AMERICAN TINTYPE – Hanan Townshend

Original Review by Alan RogersAmerican Tintype

American Tintype is a short, 5-minute documentary film from 2012. Directed by filmmaker Matt Morris, the film focuses on the work of photographer Harry Taylor who discovered a passion for tintype photography after the loss of a close family member. Taylor is engaging film subject and over the course of the 5 minutes or so we hear how he became interested in this 150-year-old craft, are given a glimpse of the photographic process itself and also see a number beautiful and unique examples of his work. As far as who Morris could use to provide the score he was looking for, Hanan Townshend was the composer of choice. Hearing a particularly striking piece of music in Terrence Malick’s The Tree of Life (2011), Morris became aware of the music of Hanan Townshend and thought that his style would suit the tone of his own film. 

I first became aware of New Zealand-born composer Hanan Townshend’s music with his score for Malick’s To The Wonder (2013). Townshend’s score for To The Wonder sets a mood for the drama, creating a rather dark soundscape that envelopes the listener. Townshend’s music for American Tintype mirrors his score for To The Wonder in that he creates a mood piece, a soundscape. But this time, by careful orchestration (acoustic guitar, piano, double base and wordless vocals) he creates a lighter musical setting, a rural hideaway where a level of peace dominates. Although there is only a single cue making up the score, Townshend succeeds in fashioning specific sections with distinct tones by varying how prominent each musical instrument is within the score at specific times. For example, acoustic guitar is the first main instrument heard and this gives a sense of rural life, seemingly an important requirement for Taylor’s work. And towards the end of the cue, waif-like wordless vocals appear to mirror the photographer’s expression of the passion for tintype photography. Townshend is even able to synchronise the double bass with a short “gallery showing” of portrait photographs.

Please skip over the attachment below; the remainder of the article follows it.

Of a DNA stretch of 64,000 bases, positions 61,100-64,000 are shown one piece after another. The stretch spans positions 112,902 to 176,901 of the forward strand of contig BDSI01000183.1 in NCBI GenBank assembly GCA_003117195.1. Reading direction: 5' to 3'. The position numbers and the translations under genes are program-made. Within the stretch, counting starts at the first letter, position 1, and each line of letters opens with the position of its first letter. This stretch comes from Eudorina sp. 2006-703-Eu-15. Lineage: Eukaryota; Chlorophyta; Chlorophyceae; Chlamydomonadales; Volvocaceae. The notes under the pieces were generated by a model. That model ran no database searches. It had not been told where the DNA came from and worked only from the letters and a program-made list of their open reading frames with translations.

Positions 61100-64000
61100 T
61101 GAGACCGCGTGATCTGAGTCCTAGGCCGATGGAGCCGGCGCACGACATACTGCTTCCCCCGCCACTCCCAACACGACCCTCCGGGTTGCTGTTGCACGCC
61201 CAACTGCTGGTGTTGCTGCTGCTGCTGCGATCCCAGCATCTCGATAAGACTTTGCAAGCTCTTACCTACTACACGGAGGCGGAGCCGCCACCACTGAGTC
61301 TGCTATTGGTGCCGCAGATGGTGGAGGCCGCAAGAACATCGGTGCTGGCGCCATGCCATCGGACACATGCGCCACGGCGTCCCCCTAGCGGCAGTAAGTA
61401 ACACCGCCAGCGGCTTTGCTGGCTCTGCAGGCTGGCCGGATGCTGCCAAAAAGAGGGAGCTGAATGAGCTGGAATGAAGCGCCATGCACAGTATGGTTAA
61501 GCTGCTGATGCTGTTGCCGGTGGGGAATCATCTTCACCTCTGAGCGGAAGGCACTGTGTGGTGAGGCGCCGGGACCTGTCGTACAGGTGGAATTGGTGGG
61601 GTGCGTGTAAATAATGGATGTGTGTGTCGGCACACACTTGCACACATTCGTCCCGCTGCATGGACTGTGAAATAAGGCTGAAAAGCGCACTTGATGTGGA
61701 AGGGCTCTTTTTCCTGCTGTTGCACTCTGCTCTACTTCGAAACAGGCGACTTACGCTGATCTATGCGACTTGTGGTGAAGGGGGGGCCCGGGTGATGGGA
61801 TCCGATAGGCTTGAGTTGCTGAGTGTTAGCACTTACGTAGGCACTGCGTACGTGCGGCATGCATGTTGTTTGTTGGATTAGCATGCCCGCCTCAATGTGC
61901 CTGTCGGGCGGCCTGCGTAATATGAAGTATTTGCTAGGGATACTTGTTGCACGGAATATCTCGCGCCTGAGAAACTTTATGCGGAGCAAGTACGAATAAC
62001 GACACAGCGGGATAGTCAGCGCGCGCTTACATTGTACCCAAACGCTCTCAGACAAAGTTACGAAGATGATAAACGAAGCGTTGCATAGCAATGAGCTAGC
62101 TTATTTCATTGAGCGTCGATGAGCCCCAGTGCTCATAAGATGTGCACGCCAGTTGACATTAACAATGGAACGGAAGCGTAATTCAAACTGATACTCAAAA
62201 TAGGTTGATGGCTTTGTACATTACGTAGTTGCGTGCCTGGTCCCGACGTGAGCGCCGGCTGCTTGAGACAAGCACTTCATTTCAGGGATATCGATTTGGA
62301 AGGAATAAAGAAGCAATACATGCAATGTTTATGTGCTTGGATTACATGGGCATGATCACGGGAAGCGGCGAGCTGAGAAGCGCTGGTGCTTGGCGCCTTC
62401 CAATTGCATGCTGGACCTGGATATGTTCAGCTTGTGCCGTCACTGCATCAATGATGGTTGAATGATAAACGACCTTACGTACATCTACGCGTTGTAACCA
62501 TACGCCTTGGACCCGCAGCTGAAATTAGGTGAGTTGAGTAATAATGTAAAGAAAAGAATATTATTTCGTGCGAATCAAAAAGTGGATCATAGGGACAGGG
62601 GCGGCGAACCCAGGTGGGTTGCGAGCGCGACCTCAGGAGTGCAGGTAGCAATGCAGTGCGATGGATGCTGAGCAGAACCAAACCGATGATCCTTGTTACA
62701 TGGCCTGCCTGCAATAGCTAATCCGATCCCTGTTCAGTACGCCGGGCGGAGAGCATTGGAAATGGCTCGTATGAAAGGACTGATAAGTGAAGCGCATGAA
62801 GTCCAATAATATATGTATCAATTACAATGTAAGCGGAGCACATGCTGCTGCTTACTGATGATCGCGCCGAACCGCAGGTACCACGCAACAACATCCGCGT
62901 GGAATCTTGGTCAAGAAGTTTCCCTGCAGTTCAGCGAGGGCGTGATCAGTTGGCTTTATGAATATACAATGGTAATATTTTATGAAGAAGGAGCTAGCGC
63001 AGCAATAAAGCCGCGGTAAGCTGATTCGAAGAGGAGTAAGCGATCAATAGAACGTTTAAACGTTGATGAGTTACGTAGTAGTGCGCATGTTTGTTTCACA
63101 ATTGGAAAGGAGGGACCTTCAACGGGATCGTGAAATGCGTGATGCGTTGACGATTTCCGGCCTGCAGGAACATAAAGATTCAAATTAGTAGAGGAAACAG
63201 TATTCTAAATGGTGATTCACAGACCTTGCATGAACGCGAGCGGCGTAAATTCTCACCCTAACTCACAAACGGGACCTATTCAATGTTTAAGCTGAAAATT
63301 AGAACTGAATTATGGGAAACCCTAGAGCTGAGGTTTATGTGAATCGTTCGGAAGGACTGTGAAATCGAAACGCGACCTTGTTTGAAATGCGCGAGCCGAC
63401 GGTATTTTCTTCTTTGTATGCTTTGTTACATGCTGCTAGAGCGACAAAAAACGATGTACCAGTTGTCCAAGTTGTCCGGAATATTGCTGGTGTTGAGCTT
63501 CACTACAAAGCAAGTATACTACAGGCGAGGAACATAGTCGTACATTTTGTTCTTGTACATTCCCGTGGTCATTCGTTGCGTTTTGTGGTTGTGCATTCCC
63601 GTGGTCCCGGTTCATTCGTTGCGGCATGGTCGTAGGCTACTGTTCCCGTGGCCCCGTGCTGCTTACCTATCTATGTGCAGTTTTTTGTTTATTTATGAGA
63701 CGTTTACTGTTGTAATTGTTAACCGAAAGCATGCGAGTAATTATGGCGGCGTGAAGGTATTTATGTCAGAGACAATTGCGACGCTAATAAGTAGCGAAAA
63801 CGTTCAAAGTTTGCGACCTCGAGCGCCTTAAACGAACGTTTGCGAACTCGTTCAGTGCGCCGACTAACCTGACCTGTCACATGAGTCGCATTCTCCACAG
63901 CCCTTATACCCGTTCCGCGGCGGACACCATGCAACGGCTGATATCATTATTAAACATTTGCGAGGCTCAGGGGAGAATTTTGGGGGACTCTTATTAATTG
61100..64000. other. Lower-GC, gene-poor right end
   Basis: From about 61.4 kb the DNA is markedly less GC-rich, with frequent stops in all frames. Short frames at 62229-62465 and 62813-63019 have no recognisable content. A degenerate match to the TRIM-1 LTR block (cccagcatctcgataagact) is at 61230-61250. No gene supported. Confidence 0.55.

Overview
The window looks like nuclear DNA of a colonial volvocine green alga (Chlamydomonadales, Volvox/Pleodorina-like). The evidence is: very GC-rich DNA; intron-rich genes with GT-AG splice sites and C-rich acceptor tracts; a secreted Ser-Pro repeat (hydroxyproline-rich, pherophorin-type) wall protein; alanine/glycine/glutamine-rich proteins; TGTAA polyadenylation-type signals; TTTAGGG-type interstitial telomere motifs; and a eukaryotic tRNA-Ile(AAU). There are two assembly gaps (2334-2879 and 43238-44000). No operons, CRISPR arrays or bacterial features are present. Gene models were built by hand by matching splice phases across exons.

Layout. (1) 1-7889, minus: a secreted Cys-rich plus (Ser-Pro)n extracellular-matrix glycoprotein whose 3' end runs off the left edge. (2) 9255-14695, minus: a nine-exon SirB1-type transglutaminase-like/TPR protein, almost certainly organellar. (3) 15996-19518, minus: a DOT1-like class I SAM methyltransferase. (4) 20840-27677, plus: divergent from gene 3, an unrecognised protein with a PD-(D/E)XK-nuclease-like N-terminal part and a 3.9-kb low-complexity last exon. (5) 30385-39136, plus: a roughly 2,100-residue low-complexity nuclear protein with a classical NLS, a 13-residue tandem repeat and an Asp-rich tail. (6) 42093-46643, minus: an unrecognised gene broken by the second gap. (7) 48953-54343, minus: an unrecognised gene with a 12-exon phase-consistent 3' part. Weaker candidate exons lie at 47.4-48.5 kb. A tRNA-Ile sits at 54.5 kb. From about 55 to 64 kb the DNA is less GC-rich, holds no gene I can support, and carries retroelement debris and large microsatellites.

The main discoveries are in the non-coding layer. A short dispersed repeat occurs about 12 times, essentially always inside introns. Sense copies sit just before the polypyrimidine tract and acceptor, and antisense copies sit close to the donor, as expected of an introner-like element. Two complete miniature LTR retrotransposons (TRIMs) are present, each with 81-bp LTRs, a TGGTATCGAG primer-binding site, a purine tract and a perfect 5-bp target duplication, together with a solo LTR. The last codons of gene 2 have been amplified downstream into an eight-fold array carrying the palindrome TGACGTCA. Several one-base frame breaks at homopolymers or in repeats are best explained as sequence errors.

Morris’ short film is an engaging piece of work that is both beautiful to look at as well as being informative. Townshend’s lovely score is a significant addition to the film, adding another dimension and helping Morris to flesh out details that can only be touched on briefly in a 5-minute film. Taylor himself conveys the love and passion he has for tintype photography and Townshend’s score portrays a sense of peace and contentment in an artist who, through personal tragedy, has discovered a fulfilling artform that is both challenging and rewarding.

Hanan Townshend’s score for American Tintype can be listened to in full and purchased at Bandcamp. Matt Morris’ film can be viewed HERE.

Rating: ***

  1. American Tintype (4:11)

Running Time: 4:11

Hanan Townshend (2012)



  1. I felt that a brief explanation about how the tintype process works would have been helpful to the film. The music wasn’t much in my opinion but did work with the documentary.

    • An explanation of the process itself would certainly help understand how it all works and how tintype photography is very much a complex artform. But, I feel that the film is more about the artist’s passion for the subject. The process itself is covered to some extent by the montage of Taylor preparing the chemicals and plate and how he actually takes the photos. And this montage shows some of the process but from the point of view of the photographer almost lovingly preparing the various stages.

      • Don’t you wonder why it takes 20 seconds to expose? I see your point that it is more about his photography. It could have just as easily been regular film. I have an 8×10 camera like he was working with. At one time in my life I did beautiful work with it but could only make contact prints due to the enlargement process. A contact print would translate into an 8×10 photograph. My daughter was the subject often.

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